The young cyber expert who saved Britain's National Health Service from even worse damage by hackers is believed to have operated from a small bedroom in his parents' house in Devon.
Marcus Hutchins has been credited with stopping the WannaCry ransomware attack from spreading across the globe by accidentally triggering a "kill switch".
The 22-year-old self-taught cyber analyst took just a few hours to stop the breach, which had already spread to more than 200,000 victims, including the NHS, across 150 countries.
Pictures emerged of his home IT hub, crammed with pizza boxes, video games and computer servers.
Other images showed the security expert, who did not go to university, in Las Vegas on a trip to Defcon, a convention for internet hackers.
Kurtis Baron, founder of London-based Fidus Information Security, who travelled with Hutchins to Las Vegas last year, said his friend was just doing his job when he stopped the attack.
"He is a really nice friend and also a business colleague. He was just doing his job," he told the Daily Telegraph.
"If we could make him work for us, then we would employ him in a heartbeat, but he won't move."
He added: "It is not a job to him, more a passion that he happens to get paid for."
Andrew Mabbitt, the co-founder of Fidus, described Hutchins as "one of the most intelligent and talented people I know".
"He gets paid to do his hobby, which is most people's dream in life," he added.
Hutchins, who is known only as Malware Tech, is believed to live in a seaside resort in north Devon. His mother and father work in the medical industry and he has a younger brother.
His social media accounts are peppered with tweets about surfing and photos of the waves. In one tweet, he wrote: "I could move to a city but where in a city would I get this view?"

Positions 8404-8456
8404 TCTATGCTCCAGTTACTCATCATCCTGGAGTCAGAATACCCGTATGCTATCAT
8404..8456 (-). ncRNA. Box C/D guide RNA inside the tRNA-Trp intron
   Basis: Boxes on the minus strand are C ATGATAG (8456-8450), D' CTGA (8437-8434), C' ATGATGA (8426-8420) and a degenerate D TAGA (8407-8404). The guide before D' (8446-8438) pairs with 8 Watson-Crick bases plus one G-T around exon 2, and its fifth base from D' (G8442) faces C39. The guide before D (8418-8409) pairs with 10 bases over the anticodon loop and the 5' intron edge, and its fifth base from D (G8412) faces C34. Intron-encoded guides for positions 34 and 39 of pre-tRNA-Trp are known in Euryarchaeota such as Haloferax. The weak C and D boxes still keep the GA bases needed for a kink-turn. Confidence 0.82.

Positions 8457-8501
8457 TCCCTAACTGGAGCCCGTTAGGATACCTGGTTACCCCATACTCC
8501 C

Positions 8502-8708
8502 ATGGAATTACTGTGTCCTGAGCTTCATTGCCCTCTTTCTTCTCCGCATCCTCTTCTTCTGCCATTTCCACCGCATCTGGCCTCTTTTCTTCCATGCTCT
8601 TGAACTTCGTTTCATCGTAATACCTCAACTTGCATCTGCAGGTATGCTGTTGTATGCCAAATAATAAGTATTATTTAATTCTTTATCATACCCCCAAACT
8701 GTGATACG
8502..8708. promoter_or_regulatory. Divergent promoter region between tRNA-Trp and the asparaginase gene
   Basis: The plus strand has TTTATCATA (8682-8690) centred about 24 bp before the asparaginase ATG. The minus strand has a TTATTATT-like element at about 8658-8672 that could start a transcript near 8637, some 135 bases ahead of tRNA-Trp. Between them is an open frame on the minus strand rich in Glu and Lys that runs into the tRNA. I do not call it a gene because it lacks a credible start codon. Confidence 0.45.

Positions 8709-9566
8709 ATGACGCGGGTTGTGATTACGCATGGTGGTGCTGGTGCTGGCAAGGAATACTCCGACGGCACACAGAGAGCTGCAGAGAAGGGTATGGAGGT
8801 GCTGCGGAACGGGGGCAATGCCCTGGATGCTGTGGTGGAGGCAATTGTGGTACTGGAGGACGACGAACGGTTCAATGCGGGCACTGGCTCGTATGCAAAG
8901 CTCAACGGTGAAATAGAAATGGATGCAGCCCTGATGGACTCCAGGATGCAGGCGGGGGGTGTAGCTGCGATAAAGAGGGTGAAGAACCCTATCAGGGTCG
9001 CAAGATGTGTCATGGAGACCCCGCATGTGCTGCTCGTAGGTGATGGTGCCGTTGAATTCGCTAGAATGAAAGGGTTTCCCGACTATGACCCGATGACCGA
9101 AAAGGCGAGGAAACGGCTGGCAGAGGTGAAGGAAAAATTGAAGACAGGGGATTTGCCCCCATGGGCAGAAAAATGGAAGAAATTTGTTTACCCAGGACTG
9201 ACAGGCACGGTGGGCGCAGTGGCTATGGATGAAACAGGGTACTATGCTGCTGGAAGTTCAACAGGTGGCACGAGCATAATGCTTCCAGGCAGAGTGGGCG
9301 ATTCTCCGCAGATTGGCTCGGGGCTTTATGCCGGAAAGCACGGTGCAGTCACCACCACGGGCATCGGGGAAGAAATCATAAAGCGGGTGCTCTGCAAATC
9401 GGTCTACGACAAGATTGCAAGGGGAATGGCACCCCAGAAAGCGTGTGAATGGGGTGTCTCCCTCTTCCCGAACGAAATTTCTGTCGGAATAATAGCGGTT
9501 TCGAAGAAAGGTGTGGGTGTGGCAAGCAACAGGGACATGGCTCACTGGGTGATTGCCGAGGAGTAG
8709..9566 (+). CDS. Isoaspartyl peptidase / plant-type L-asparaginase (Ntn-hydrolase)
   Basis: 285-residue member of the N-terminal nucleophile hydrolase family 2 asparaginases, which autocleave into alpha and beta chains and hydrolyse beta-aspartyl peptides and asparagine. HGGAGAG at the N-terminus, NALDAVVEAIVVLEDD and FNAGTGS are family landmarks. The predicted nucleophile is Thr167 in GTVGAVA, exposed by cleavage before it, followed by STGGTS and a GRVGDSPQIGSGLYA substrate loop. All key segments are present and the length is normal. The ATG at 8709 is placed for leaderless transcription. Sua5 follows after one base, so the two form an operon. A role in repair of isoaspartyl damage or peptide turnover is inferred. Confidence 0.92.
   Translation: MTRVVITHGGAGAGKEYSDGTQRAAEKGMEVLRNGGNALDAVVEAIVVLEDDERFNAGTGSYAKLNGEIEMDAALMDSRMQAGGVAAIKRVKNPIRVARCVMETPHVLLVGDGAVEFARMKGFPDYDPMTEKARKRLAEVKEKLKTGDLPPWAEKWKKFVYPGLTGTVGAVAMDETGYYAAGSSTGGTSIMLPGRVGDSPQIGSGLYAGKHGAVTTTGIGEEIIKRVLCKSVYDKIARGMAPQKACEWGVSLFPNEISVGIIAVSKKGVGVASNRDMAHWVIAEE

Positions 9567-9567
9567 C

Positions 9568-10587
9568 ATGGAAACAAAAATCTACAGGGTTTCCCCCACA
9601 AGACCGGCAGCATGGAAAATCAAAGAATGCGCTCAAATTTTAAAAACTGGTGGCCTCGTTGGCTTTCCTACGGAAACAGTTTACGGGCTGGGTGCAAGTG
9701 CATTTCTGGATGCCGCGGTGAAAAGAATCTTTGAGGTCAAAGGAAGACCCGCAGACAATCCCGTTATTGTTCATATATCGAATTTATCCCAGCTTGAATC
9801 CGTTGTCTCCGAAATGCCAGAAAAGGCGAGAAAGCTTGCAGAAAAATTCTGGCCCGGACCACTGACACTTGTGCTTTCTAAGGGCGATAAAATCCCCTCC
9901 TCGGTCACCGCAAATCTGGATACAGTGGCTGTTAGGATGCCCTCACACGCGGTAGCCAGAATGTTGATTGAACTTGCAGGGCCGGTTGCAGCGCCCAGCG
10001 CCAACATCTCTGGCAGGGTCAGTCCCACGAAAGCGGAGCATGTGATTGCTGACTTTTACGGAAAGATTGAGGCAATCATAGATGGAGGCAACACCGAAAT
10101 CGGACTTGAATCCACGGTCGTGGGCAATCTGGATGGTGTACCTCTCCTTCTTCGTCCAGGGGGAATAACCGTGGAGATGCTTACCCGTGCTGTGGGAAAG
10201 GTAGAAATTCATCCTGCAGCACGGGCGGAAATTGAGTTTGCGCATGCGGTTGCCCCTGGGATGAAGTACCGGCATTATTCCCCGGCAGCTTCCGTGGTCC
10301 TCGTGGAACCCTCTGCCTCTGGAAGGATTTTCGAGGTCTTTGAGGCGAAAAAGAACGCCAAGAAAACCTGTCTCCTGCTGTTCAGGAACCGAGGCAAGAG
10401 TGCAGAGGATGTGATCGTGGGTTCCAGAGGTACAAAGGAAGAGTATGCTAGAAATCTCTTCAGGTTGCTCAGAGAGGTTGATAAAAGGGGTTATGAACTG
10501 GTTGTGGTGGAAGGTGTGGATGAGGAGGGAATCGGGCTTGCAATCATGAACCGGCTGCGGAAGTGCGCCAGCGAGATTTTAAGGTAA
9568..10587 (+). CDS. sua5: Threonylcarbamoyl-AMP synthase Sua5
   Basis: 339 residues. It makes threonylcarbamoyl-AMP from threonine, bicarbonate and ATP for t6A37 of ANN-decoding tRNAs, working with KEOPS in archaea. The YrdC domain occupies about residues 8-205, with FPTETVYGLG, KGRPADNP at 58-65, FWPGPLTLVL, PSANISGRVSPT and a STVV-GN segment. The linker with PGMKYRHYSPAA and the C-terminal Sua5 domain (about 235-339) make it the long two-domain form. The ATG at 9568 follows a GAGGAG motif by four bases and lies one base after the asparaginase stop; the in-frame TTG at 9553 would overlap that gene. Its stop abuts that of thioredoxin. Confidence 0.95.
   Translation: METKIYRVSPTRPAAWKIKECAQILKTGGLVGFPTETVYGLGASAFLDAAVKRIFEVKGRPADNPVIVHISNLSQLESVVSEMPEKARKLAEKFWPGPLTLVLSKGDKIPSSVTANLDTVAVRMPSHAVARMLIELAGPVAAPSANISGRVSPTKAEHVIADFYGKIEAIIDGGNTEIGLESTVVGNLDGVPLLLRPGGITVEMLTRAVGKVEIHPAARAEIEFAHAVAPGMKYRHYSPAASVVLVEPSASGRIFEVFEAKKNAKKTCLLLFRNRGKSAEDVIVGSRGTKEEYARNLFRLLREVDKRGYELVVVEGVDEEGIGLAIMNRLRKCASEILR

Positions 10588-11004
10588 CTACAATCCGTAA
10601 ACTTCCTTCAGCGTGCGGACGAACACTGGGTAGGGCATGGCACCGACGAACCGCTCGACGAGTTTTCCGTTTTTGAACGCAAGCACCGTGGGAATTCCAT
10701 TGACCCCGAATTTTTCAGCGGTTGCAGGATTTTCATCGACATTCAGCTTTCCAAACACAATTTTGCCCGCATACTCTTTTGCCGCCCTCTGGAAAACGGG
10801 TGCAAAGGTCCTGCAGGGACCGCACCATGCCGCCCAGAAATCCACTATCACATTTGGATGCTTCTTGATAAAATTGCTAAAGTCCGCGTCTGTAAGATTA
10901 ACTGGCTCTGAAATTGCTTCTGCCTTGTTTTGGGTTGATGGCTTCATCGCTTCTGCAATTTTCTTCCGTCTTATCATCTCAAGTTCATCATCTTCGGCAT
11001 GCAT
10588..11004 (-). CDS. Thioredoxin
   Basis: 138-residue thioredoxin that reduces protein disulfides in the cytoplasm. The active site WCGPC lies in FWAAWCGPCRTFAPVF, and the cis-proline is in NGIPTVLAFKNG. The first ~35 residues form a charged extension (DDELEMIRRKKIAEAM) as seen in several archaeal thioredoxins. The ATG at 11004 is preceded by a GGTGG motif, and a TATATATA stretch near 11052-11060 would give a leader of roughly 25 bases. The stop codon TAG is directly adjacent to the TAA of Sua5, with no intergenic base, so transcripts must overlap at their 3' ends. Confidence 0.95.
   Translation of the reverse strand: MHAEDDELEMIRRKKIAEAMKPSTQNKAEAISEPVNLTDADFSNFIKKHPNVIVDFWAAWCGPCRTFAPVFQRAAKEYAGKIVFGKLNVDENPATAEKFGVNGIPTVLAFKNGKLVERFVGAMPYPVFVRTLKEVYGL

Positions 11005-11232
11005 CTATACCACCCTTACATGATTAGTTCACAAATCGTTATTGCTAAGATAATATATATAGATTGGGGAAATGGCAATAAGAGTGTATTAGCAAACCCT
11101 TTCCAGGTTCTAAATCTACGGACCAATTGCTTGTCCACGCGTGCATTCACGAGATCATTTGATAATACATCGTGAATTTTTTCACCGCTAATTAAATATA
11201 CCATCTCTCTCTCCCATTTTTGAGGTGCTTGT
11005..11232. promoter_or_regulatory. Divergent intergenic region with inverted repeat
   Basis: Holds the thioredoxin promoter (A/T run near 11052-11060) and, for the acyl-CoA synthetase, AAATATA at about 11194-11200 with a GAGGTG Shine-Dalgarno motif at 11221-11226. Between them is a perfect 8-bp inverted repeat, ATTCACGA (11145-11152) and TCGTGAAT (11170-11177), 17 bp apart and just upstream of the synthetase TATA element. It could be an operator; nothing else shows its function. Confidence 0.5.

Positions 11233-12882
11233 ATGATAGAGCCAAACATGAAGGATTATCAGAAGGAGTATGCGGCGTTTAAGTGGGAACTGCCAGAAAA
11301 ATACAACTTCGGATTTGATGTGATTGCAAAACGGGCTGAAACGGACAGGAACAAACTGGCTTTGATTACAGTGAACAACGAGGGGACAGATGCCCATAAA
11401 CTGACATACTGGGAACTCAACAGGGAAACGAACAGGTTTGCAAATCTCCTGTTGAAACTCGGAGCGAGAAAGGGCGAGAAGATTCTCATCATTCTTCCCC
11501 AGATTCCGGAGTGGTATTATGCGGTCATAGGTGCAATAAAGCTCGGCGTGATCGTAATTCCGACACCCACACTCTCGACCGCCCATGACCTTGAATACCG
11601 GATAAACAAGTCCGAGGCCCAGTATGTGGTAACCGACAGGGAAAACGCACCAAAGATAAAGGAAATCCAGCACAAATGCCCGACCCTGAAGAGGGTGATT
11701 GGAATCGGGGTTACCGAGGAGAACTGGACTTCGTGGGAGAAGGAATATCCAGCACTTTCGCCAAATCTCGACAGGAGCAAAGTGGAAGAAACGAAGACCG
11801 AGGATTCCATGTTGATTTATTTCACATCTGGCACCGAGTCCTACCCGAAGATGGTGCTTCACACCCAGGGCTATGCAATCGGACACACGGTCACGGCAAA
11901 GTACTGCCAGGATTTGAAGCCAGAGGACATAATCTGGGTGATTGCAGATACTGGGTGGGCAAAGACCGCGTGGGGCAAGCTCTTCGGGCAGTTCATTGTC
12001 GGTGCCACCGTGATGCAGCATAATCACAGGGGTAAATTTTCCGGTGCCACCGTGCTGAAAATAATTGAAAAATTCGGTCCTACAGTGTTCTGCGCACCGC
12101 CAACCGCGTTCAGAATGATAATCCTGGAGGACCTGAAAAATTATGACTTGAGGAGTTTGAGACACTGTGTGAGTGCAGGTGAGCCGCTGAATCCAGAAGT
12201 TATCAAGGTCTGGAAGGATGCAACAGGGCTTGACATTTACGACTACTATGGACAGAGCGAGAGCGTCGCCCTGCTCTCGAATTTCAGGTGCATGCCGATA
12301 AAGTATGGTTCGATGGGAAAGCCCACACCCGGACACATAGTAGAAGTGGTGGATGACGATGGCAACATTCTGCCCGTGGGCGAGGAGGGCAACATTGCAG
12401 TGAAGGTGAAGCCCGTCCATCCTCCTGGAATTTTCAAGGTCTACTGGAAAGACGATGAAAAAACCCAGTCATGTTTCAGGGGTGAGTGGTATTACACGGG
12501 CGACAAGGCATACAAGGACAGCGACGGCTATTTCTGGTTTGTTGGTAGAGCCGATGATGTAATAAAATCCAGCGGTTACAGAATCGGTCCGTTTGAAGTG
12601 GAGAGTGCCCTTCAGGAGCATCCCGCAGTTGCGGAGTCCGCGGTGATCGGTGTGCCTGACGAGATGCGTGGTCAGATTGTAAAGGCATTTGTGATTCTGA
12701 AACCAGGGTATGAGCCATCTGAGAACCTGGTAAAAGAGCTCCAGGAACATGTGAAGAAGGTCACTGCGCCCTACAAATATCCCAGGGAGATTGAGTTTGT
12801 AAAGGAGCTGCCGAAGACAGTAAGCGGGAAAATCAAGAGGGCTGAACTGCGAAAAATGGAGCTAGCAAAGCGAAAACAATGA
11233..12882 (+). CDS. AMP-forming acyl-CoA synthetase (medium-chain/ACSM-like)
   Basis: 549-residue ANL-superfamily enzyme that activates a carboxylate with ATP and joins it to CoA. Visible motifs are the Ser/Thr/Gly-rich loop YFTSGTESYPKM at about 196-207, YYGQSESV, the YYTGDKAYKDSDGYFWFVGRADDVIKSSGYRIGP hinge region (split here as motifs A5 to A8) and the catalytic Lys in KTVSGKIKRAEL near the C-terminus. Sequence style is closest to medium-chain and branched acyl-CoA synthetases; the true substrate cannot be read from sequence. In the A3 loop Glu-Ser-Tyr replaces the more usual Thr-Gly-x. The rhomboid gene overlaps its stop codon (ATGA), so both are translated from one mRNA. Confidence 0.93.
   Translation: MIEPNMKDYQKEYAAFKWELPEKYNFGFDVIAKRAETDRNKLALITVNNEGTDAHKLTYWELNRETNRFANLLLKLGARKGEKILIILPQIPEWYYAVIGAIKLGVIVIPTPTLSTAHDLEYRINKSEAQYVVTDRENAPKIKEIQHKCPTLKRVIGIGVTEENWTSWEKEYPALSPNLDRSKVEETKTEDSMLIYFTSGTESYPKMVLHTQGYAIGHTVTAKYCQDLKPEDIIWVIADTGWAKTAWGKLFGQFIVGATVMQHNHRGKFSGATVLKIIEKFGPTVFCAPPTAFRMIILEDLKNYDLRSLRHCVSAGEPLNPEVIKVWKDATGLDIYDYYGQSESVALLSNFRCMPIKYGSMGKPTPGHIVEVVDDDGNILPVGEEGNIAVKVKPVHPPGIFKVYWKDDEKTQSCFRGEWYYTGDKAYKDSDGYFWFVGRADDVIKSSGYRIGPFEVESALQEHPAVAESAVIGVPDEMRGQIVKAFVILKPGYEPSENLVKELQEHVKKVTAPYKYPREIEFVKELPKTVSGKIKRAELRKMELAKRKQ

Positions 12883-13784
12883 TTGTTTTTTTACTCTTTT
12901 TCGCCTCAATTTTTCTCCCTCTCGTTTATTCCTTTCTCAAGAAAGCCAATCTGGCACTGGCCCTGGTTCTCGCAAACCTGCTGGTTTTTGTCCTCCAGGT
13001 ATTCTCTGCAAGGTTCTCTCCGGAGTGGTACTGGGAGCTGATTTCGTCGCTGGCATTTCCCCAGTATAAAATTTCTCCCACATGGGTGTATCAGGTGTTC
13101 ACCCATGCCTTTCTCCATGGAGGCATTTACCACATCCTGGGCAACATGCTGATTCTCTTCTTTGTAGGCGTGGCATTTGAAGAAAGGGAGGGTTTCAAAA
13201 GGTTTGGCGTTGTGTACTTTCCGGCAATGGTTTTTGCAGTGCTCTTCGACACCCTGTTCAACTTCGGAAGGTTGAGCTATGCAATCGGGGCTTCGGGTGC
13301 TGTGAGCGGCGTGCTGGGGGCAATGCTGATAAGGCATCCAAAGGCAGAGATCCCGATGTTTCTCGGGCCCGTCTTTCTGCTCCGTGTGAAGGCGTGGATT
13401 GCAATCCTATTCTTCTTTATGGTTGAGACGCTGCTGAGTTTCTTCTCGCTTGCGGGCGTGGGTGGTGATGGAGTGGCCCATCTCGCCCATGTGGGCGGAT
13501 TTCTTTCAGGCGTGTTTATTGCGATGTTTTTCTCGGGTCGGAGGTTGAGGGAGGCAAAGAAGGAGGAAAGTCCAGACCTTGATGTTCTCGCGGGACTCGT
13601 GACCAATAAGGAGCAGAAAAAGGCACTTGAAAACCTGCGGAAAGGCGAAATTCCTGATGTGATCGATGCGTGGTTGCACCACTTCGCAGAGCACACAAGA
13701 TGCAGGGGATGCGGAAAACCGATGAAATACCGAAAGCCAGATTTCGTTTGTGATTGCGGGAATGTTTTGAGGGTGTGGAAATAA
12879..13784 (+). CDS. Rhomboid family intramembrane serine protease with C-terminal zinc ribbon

Around a year ago, he joined a "private intel threat firm" based in Los Angeles. He later made a number of references to travelling to America, including admitting being "super worried" he was "too nerdy" for Las Vegas.
Tweets by business associates during the trip show the group in a hotel room, which is littered with champagne bottles, vodka, energy drinks and takeaway pizza.
Other images show members of the party driving a Lamborghini and Ferrari in the nearby desert.
In October, he talked of hiring his first employee and posted images of computers he had set up after finding them dumped behind a supermarket.
In January, he posted a 30-second video panning around his room, which is packed with computer screens, cabling and gadgetry. He writes: "After three years of effort, I finally have a malware lab I'm happy with."
It was only at the weekend that he emerged as the accidental hero of the attack.
In a blog, he described how he stopped the spread of the virus by purchasing a web domain for £8 and redirecting it. He reportedly shouted "eureka" when he realised he had unintentionally taken down the virus.
He has also told how he shunned university and instead taught himself sophisticated hacking techniques.